In 1887 M. Eugène Dubois set out to what was then the Dutch East Indies in search of the missing link. More than a century later, Leakey Foundation Grantee Julien Louys followed in Dubois' footsteps to look for fossils in the caves of Sumatra.
For more than 3 million years, Selam lay silent and still. Eager to tell her story, the almost perfect fossil skeleton of a 2 1/2 year-old toddler was discovered at Dikika, Ethiopia -- and she had a lot to say. An international research team slowly chipped away at the sandstone surrounding Selam at the National Museums of Ethiopia to reveal something remarkable -- even though millions of years have passed, she's a lot like us.
Thierry Smith is a research team leader at the Royal Belgian Institute of Natural Sciences in Brussels, Belgium. He was awarded a Leakey Foundation research grant during our fall 2016 cycle for his project entitled “Diversity and relationships of earliest Euprimates from Tadkeshwar Mine, India.”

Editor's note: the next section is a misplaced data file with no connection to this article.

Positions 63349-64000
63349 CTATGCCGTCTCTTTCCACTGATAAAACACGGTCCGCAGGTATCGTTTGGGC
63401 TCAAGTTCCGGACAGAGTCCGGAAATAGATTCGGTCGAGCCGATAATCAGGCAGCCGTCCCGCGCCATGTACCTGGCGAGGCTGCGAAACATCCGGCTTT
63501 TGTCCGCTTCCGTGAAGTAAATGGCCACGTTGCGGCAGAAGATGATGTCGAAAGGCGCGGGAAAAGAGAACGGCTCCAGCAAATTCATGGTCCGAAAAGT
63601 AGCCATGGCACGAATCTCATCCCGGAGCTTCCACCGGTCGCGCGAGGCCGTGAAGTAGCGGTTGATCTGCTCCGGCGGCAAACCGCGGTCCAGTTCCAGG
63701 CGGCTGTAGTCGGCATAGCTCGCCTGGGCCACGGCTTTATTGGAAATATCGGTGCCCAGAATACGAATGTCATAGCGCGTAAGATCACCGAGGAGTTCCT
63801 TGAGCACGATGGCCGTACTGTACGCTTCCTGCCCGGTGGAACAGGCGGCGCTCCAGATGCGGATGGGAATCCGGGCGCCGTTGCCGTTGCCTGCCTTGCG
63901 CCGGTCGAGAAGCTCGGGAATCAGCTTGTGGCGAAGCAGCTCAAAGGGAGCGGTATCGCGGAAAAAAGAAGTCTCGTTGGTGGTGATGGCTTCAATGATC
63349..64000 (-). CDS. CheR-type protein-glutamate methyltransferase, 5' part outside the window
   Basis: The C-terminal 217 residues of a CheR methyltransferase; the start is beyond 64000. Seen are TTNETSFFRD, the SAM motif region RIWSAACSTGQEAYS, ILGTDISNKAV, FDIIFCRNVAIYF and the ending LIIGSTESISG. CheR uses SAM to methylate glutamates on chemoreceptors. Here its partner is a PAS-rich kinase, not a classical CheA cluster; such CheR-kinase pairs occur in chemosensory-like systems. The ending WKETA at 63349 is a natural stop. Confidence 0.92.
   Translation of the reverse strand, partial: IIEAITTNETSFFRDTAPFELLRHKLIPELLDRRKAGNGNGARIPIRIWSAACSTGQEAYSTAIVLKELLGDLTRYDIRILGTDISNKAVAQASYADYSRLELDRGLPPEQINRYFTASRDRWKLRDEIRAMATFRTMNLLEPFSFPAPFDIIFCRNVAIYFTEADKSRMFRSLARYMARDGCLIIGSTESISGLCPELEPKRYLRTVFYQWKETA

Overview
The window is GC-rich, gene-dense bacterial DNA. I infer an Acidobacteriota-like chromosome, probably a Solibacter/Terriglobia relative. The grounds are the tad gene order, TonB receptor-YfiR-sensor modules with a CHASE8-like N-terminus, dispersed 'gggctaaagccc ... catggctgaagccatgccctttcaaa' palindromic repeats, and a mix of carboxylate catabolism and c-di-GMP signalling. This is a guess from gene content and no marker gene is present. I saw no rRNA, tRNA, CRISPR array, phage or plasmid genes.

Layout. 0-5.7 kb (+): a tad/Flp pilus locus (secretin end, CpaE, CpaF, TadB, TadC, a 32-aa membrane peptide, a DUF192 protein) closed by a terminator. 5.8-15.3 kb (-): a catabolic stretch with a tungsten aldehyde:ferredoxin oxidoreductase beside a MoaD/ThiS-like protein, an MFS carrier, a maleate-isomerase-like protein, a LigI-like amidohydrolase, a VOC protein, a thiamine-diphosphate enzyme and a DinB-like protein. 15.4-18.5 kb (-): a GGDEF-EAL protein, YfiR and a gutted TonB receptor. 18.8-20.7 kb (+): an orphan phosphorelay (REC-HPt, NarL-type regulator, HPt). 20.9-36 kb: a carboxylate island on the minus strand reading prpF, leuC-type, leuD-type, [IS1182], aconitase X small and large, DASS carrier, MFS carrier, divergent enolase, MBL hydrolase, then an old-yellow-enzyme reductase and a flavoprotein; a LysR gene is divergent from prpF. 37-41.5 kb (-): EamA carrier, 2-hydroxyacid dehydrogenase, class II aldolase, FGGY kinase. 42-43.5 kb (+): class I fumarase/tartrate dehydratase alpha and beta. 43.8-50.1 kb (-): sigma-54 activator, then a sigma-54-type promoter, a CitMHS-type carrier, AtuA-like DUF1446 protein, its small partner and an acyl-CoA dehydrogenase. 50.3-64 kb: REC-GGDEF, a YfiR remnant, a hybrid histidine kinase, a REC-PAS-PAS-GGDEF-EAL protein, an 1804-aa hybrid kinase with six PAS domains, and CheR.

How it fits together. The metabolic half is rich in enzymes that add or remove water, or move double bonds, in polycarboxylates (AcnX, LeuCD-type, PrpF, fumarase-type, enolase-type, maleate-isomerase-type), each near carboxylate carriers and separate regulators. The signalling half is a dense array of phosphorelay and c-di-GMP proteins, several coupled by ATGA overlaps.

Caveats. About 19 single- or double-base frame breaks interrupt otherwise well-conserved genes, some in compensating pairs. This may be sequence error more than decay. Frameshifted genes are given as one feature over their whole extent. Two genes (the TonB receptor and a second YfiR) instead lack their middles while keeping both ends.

By poring over the fossilized skulls of ancient wildebeest-like animals unearthed on Kenya’s Rusinga Island, researchers have discovered that the little-known hoofed mammals had a very unusual, trumpet-like nasal passage similar only to the nasal crests of lambeosaurine hadrosaur dinosaurs.